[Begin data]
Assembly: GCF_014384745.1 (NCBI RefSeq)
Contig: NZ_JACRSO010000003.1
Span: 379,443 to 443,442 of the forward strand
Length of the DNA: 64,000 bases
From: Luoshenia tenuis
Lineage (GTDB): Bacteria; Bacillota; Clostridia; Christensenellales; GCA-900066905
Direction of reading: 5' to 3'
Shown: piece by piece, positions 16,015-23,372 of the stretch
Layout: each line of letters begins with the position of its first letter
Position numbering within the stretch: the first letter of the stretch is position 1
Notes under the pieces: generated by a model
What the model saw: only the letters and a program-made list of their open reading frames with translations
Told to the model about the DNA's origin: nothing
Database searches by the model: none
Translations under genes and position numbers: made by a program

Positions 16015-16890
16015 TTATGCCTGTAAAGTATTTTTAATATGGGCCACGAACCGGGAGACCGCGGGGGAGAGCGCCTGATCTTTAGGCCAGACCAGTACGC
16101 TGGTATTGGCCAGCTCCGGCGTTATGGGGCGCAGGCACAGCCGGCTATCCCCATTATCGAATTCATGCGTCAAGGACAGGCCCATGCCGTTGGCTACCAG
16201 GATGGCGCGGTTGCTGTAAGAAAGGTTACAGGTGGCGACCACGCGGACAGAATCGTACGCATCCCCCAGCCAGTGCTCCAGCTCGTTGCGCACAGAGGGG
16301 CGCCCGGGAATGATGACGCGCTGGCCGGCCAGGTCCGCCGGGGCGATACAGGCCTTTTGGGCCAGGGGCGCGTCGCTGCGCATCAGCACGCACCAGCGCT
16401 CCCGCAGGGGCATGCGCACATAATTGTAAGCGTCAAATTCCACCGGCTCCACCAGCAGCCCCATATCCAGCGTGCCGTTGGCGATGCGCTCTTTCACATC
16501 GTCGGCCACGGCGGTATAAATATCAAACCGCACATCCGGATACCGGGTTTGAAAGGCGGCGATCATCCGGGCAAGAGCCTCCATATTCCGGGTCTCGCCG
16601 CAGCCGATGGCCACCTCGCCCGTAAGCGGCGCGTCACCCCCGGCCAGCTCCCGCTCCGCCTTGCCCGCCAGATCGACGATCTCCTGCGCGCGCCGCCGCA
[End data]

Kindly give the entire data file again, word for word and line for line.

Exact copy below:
Assembly: GCF_014384745.1 (NCBI RefSeq)
Contig: NZ_JACRSO010000003.1
Span: 379,443 to 443,442 of the forward strand
Length of the DNA: 64,000 bases
From: Luoshenia tenuis
Lineage (GTDB): Bacteria; Bacillota; Clostridia; Christensenellales; GCA-900066905
Direction of reading: 5' to 3'
Shown: piece by piece, positions 16,015-23,372 of the stretch
Layout: each line of letters begins with the position of its first letter
Position numbering within the stretch: the first letter of the stretch is position 1
Notes under the pieces: generated by a model
What the model saw: only the letters and a program-made list of their open reading frames with translations
Told to the model about the DNA's origin: nothing
Database searches by the model: none
Translations under genes and position numbers: made by a program

Positions 16015-16890
16015 TTATGCCTGTAAAGTATTTTTAATATGGGCCACGAACCGGGAGACCGCGGGGGAGAGCGCCTGATCTTTAGGCCAGACCAGTACGC
16101 TGGTATTGGCCAGCTCCGGCGTTATGGGGCGCAGGCACAGCCGGCTATCCCCATTATCGAATTCATGCGTCAAGGACAGGCCCATGCCGTTGGCTACCAG
16201 GATGGCGCGGTTGCTGTAAGAAAGGTTACAGGTGGCGACCACGCGGACAGAATCGTACGCATCCCCCAGCCAGTGCTCCAGCTCGTTGCGCACAGAGGGG
16301 CGCCCGGGAATGATGACGCGCTGGCCGGCCAGGTCCGCCGGGGCGATACAGGCCTTTTGGGCCAGGGGCGCGTCGCTGCGCATCAGCACGCACCAGCGCT
16401 CCCGCAGGGGCATGCGCACATAATTGTAAGCGTCAAATTCCACCGGCTCCACCAGCAGCCCCATATCCAGCGTGCCGTTGGCGATGCGCTCTTTCACATC
16501 GTCGGCCACGGCGGTATAAATATCAAACCGCACATCCGGATACCGGGTTTGAAAGGCGGCGATCATCCGGGCAAGAGCCTCCATATTCCGGGTCTCGCCG
16601 CAGCCGATGGCCACCTCGCCCGTAAGCGGCGCGTCACCCCCGGCCAGCTCCCGCTCCGCCTTGCCCGCCAGATCGACGATCTCCTGCGCGCGCCGCCGCA